Interview: Jonathan Seeto
What sort of debate should we see within the business community in light of the economic uncertainty that exists due to low commodity prices?
JONATHAN SEETO: We hear a lot of debate across the business community about what would create an environment more conducive to business growth and investment. When asked about what is important to business growth, a recent survey conducted by PwC of CEOs in Papua New Guinea found that the three things at the top of the agenda are: a need for more certainty over the exchange rate and foreign currency availability, improvements to key infrastructure, and better fiscal response to the current budget deficit. Over-regulation and social instability were also seen as potential threats to business growth. Debate on a wide variety of issues is not lacking; however, one thing these issues have in common is that they are external factors for businesses. It seems that there is potentially less debate and less focus on internal business drivers and how companies can react to an externally challenging environment.
Innovation and the use of technology is one area where we believe there could be greater discussion and more engagement from business. The same survey that highlighted the significant external concerns and drivers indicated that only 23% of PNG CEOs were looking to technology as a way of meeting current challenges. Beyond innovation and technology are also broader questions related to business productivity.
What other sectors besides the extractive industries could sustain economic growth?
SEETO: Setting aside some of the current challenges, there are opportunities for growth in many sectors of the PNG economy, simply because most them are starting from a low base. While most sectors would benefit from investment, agriculture and tourism are likely to have the biggest economic impact, including on employment opportunities. In agriculture, widely recognised chances for inclusive growth stem from import replacement, value-added agriculture, new or renewed investment in existing commercial crops, and renewable food resources such as fisheries. For example, less than 20% of PNG’s exports come from agriculture. In terms of tourism, PNG’s potential is unquestionable, and as we have seen elsewhere in places like Fiji, the sector has real potential to stimulate and engender inclusive growth across all aspects of society. In Fiji tourism’s total contribution is estimated at around PGK4bn ($1.4bn) per year.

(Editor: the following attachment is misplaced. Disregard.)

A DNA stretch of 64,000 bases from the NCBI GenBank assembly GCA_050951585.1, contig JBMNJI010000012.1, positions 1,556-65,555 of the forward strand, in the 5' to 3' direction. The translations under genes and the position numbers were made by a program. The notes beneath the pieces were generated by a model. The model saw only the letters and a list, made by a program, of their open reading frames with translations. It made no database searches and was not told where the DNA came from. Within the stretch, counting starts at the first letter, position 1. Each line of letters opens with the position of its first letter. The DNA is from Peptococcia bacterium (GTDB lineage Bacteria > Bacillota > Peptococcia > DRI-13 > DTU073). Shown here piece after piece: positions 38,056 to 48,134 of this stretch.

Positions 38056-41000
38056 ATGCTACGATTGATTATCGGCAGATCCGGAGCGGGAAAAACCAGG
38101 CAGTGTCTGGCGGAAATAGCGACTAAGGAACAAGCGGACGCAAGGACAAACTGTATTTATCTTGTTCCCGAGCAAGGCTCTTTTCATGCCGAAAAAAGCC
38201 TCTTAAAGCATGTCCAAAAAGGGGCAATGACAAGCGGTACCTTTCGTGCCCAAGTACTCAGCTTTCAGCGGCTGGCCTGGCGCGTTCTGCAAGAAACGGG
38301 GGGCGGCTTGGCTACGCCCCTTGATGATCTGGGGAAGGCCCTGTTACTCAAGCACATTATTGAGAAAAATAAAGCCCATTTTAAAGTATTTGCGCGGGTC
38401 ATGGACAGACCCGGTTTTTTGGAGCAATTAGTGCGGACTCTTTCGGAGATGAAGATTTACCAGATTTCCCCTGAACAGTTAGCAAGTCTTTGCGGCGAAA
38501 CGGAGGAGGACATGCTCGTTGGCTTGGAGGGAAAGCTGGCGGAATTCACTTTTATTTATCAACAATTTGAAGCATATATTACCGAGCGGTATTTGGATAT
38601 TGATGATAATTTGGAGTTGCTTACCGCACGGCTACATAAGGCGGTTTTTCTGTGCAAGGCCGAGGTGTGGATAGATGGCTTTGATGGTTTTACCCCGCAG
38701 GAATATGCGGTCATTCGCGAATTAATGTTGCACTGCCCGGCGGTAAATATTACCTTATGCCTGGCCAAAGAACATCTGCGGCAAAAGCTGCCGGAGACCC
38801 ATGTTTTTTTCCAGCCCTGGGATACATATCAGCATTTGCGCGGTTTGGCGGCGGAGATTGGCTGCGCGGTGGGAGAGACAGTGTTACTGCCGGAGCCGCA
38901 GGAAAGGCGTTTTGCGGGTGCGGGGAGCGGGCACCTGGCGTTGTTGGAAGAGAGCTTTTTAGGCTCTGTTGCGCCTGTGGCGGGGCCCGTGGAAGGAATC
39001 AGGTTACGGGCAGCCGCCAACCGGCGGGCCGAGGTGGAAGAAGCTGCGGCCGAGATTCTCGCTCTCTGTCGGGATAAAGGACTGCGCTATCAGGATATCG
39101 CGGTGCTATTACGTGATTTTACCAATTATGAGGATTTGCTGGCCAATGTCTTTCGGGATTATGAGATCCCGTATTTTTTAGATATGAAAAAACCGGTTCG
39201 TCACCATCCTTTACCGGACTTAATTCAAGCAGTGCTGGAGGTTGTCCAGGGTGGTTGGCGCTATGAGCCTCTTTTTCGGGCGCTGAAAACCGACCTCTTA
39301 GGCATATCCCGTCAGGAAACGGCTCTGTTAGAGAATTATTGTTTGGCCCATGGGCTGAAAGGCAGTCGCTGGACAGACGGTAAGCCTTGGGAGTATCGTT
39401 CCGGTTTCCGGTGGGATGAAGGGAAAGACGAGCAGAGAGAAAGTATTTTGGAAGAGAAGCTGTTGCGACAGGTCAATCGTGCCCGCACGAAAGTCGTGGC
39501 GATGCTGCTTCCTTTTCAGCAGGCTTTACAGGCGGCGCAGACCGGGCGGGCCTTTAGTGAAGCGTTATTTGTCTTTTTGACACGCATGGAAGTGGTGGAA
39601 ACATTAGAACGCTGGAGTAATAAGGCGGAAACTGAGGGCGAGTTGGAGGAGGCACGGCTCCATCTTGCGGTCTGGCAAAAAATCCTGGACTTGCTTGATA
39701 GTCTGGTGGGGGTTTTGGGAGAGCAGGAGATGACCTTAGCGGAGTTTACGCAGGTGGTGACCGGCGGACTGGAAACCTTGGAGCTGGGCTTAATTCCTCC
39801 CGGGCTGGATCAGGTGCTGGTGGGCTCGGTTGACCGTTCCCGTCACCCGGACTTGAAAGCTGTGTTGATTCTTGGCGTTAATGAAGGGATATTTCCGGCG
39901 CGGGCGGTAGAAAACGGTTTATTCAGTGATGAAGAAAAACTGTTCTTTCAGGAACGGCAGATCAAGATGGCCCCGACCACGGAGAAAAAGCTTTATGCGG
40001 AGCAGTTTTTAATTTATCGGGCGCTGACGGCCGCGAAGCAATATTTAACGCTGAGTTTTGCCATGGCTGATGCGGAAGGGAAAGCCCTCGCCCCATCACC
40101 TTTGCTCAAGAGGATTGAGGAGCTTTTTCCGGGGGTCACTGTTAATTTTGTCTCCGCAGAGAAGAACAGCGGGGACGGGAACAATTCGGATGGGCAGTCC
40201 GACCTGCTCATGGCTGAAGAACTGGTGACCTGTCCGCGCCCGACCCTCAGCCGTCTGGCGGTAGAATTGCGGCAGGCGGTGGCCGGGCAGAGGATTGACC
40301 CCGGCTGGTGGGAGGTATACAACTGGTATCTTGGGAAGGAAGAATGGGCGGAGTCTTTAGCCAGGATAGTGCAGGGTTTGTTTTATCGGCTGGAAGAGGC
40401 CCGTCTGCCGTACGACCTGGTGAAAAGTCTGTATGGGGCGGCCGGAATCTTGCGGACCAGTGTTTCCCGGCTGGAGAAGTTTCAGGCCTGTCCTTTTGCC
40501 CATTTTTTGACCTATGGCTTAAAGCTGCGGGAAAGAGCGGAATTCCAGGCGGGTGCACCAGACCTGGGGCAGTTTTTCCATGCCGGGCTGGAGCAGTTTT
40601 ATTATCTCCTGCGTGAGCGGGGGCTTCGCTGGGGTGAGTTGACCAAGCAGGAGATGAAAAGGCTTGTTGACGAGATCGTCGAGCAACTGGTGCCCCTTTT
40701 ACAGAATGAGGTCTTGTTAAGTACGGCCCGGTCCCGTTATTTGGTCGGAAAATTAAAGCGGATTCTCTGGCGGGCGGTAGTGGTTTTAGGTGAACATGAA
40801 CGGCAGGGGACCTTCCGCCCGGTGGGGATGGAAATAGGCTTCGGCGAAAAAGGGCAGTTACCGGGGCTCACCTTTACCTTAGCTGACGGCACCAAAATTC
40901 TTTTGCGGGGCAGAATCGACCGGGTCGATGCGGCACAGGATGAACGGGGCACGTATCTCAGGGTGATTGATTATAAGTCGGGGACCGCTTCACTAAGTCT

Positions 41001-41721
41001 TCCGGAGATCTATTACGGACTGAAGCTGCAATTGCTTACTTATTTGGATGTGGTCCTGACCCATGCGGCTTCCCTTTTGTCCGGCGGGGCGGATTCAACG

What factors are key to encouraging investment and stimulating business growth in PNG?
SEETO: It is not enough that PNG is a resource rich country. From the perspective of investors, including those that already have established businesses in PNG, there are a number of other factors which contribute to making an investment attractive, such as rule of law, the government’s attitude to foreign investment, political stability, taxation, corruption, and fiscal and monetary management. Other factors often include bureaucracy, the skills and capabilities of the local workforce, and the quality of infrastructure.
Efforts are being made to address many of these indicators, including the government’s broader engagement in the region, its increased involvement in APEC – signalling a desire for greater regional connectivity – its recent acknowledgment of the need for fiscal restraint, its free education policy, its bringing tax reform onto the national agenda, and the increased budgetary allocations in infrastructure. Getting the balance right with all of these elements is challenging, particularly in the current economic climate. On the other hand, investor confidence can quickly change if there is any disconnect. The recent proposals for changes to the Land Act and the Mining Act are two instances where there needs to be a more informed debate and due process, otherwise such proposals have the potential to undermine investor confidence, albeit unintentionally.
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